By Bishop Joseph Kopacz
We are now at the halfway point of the month of November, a month that majestically begins in our Catholic tradition of faith with the feast of All Saints along with the hope-filled commemoration of All Souls. During this time of year, our hearts and minds are naturally and spiritually drawn to the end of time and space, as we know it, to the mystery of eternal life.
“We are God’s children now. What we shall later be has not yet come to light. (1Jn3). We see things dimly now, as in a mirror, but then we shall see face to face,” (1Corinthians 13). We are called to be in eternal communion with living God, through Jesus Christ, crucified and risen from the dead. “I believe in the communion of saints, the resurrection of the body, and life everlasting,” are the statements of faith that conclude the proclamation of creedal belief that we proclaim on Sundays and feast days.
The seasons of the year, God’s gift of creation, speak to the seasons of human life, and the inexorable engine of time. Autumn provides the natural setting in the Northern Hemisphere to reflect upon, and embrace the reality that mortality has the upper hand in this life. Even in Mississippi as the daylight hours diminish the early autumn mornings can be brisk, bordering on cold.
During these southern November days, I am delighting in the fall foliage, and the brown grass, and the leaves that cover backyards and fairways, a full month after NEPA (Northeast Pennsylvania). The natural world in manifest ways is dying to self, preparing to rest in winter’s dormancy. In a paradoxical way there is a unique beauty with dying and death in the natural world that can draw us deeper into the finitude of our own lives.
So it is with the seasons of human life. Developmental psychologists have made enormous contributions to our understanding of life’s challenges and opportunities at every stage on the journey, beginning with life in the womb up to the moment when the sun sets on a person’s life. Early on we seek to establish our identity.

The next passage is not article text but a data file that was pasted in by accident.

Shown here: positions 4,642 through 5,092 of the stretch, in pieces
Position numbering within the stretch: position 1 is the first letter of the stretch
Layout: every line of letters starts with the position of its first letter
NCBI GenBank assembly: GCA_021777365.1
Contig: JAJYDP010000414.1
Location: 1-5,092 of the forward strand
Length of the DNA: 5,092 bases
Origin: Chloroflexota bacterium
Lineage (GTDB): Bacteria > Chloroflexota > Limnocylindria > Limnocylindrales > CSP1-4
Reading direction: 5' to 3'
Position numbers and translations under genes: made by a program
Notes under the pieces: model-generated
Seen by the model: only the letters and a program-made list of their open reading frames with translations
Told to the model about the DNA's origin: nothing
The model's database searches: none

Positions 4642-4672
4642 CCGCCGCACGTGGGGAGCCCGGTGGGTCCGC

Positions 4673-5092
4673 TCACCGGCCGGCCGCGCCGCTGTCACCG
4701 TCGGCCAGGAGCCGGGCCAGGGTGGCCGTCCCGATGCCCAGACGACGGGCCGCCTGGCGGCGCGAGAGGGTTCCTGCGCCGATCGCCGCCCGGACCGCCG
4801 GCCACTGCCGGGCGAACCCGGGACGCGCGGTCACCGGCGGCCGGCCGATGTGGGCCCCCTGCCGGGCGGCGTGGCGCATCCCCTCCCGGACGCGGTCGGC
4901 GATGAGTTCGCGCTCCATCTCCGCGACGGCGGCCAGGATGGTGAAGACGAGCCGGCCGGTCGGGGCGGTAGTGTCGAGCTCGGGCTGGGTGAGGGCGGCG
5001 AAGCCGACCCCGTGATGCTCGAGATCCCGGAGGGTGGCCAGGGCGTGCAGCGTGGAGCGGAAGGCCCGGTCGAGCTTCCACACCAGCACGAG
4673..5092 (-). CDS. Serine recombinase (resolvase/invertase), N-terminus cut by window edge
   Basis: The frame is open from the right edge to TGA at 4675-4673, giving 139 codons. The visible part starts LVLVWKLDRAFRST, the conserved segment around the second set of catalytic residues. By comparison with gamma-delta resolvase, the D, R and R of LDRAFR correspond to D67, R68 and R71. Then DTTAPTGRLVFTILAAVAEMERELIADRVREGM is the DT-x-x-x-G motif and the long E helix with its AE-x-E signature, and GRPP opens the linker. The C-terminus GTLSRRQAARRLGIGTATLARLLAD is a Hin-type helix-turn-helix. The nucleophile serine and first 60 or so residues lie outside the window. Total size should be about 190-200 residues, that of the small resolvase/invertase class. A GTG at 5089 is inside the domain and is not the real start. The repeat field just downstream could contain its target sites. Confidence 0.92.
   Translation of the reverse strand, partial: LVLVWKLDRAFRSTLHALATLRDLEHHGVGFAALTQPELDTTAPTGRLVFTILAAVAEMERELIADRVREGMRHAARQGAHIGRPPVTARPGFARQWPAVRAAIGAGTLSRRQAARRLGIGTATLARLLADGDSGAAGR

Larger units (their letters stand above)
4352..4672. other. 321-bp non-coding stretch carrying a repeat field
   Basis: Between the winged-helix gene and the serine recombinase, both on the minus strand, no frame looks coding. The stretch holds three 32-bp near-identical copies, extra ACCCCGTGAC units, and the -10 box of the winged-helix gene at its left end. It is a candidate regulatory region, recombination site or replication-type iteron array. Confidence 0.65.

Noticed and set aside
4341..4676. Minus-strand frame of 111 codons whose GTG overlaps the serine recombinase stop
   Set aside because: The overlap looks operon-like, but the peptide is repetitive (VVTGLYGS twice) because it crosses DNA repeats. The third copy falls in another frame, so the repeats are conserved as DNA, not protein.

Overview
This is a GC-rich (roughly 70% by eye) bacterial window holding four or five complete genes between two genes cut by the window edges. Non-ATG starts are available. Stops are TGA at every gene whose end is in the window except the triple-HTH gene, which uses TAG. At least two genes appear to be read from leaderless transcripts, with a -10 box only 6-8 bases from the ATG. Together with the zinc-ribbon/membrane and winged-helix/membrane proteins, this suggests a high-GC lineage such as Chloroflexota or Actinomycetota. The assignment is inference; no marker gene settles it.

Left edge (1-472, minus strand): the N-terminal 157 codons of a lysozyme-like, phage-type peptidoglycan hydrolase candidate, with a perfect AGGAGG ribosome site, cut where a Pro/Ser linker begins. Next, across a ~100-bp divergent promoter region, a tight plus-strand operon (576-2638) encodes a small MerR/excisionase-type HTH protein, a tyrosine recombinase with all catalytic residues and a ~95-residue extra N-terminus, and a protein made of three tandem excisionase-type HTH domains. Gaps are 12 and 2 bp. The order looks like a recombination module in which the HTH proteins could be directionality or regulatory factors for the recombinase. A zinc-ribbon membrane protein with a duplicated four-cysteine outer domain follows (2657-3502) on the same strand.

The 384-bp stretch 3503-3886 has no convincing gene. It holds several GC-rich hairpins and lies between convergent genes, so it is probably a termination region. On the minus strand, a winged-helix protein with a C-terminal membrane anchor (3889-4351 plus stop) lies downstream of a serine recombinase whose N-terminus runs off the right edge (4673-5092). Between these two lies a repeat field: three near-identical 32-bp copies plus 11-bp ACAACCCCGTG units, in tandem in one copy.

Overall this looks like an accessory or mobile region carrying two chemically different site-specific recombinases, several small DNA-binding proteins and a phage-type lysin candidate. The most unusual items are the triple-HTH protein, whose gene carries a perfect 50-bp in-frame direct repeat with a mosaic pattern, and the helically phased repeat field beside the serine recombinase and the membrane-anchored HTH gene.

Upon this foundation we continue to build the structure of our lives at the onset of adulthood. At mid-life, stagnation frequently comes knocking at the door, and we must dig deeper to remain loving and productive. With the onset of old age wisdom can be the welcome guest, or a person could succumb to various forms of despair. “Therefore we do not lose heart. Although our outer selves are wasting away, our inner selves are being renewed each day,” (2Corinthians 4,2).
It is true that the gift of faith in Jesus Christ blesses us with the promise of eternal life through the indwelling of the Holy Spirit. Yet, there is sober reality all around us slogging through time, even while we possess the sense dof the eternal. In the movie, “The Hobbit,” Gollum and Bilbo Baggins go head to head with riddles that entertain, but also confront the viewer with life’s somber reality.
It cannot be seen, cannot be felt,
Cannot be heard, cannot be smelt.
It lies behind stars and under hills,
And empty holes it fills.
It comes out first and follows after,
Ends life, kills laughter.
The answer is darkness. A poignantly clever riddle, no doubt, but in faith one that succumbs to the powerful words of the Word made flesh, Jesus the Christ. “I am the light of the world. Whoever follows me will never walk in darkness, but will have the light of life,” (John 8,12).
Gollum’s final riddle stumps Bilbo, and he needs more time to solve it.
This thing all things devours;
Birds, beasts, trees, flowers;
Gnaws iron, bites steel;
Grinds hard stones to meal;
Slays king, ruins town,
And beats mountain down.
Bilbo needed more time to realize that the answer to the riddle is time. Sometimes people are given more time to get it right, or to right wrongs, and sometimes not. Time is fleeting (tempus fugit); it passes quickly. “Our days on earth are like grass; like wildflowers, we bloom and die,” (Psalm 103,15). Yet, once again we have the words that are eternal in the face of the conquering worm. “I am the resurrection and the life. The one who believes in me will live, even though they die,” (John 11,25).
Jesus once said to the Sadducees, non-believers in eternal life, who were trying to trip him up: “You are so wrong. Our God is the God of the living, not the dead,” (Matthew 22, 32). The Catholic Church celebrated the promise of eternal life in the recent canonizations of Saint Pope John Paul II, and Saint Pope John XXIII. We embrace the communion of saints, the forgiveness of sins, and life everlasting.
As we pray for our beloved dead with greater attention and intention this month, and ask the intercession of the saints, may their love and prayers on our behalf inspire us to live a life worthy of the calling we have received by virtue of the three gifts that last, faith, hope, and love.
By Bishop Joseph Kopacz